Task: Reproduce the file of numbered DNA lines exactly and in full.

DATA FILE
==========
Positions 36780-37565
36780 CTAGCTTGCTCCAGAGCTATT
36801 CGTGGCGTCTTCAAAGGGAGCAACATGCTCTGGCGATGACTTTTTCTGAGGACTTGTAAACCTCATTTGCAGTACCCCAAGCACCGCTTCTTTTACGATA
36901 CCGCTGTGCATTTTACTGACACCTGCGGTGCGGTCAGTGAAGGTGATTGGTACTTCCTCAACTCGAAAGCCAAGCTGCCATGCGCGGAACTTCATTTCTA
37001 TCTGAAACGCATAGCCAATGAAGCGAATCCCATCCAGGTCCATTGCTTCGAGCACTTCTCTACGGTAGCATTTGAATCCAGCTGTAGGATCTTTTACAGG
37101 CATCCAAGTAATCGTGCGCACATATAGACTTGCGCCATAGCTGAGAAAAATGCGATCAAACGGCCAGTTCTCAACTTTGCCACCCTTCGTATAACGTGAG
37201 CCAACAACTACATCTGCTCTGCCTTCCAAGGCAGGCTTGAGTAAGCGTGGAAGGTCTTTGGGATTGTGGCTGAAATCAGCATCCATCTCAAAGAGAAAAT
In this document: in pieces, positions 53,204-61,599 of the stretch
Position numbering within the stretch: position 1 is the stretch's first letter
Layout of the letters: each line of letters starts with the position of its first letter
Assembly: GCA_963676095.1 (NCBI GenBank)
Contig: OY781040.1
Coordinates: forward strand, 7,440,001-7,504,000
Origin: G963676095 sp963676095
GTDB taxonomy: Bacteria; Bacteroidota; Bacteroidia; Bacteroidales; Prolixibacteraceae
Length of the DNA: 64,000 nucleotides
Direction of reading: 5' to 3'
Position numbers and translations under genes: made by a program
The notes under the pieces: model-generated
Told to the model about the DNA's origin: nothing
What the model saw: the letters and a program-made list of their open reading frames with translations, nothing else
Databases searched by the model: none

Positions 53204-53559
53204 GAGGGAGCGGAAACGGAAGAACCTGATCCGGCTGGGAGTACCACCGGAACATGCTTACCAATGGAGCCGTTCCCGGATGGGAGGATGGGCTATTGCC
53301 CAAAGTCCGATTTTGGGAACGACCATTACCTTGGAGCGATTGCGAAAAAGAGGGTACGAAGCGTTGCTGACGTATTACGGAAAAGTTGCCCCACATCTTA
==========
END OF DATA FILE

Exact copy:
Positions 36780-37565
36780 CTAGCTTGCTCCAGAGCTATT
36801 CGTGGCGTCTTCAAAGGGAGCAACATGCTCTGGCGATGACTTTTTCTGAGGACTTGTAAACCTCATTTGCAGTACCCCAAGCACCGCTTCTTTTACGATA
36901 CCGCTGTGCATTTTACTGACACCTGCGGTGCGGTCAGTGAAGGTGATTGGTACTTCCTCAACTCGAAAGCCAAGCTGCCATGCGCGGAACTTCATTTCTA
37001 TCTGAAACGCATAGCCAATGAAGCGAATCCCATCCAGGTCCATTGCTTCGAGCACTTCTCTACGGTAGCATTTGAATCCAGCTGTAGGATCTTTTACAGG
37101 CATCCAAGTAATCGTGCGCACATATAGACTTGCGCCATAGCTGAGAAAAATGCGATCAAACGGCCAGTTCTCAACTTTGCCACCCTTCGTATAACGTGAG
37201 CCAACAACTACATCTGCTCTGCCTTCCAAGGCAGGCTTGAGTAAGCGTGGAAGGTCTTTGGGATTGTGGCTGAAATCAGCATCCATCTCAAAGAGAAAAT
In this document: in pieces, positions 53,204-61,599 of the stretch
Position numbering within the stretch: position 1 is the stretch's first letter
Layout of the letters: each line of letters starts with the position of its first letter
Assembly: GCA_963676095.1 (NCBI GenBank)
Contig: OY781040.1
Coordinates: forward strand, 7,440,001-7,504,000
Origin: G963676095 sp963676095
GTDB taxonomy: Bacteria; Bacteroidota; Bacteroidia; Bacteroidales; Prolixibacteraceae
Length of the DNA: 64,000 nucleotides
Direction of reading: 5' to 3'
Position numbers and translations under genes: made by a program
The notes under the pieces: model-generated
Told to the model about the DNA's origin: nothing
What the model saw: the letters and a program-made list of their open reading frames with translations, nothing else
Databases searched by the model: none

Positions 53204-53559
53204 GAGGGAGCGGAAACGGAAGAACCTGATCCGGCTGGGAGTACCACCGGAACATGCTTACCAATGGAGCCGTTCCCGGATGGGAGGATGGGCTATTGCC
53301 CAAAGTCCGATTTTGGGAACGACCATTACCTTGGAGCGATTGCGAAAAAGAGGGTACGAAGCGTTGCTGACGTATTACGGAAAAGTTGCCCCACATCTTA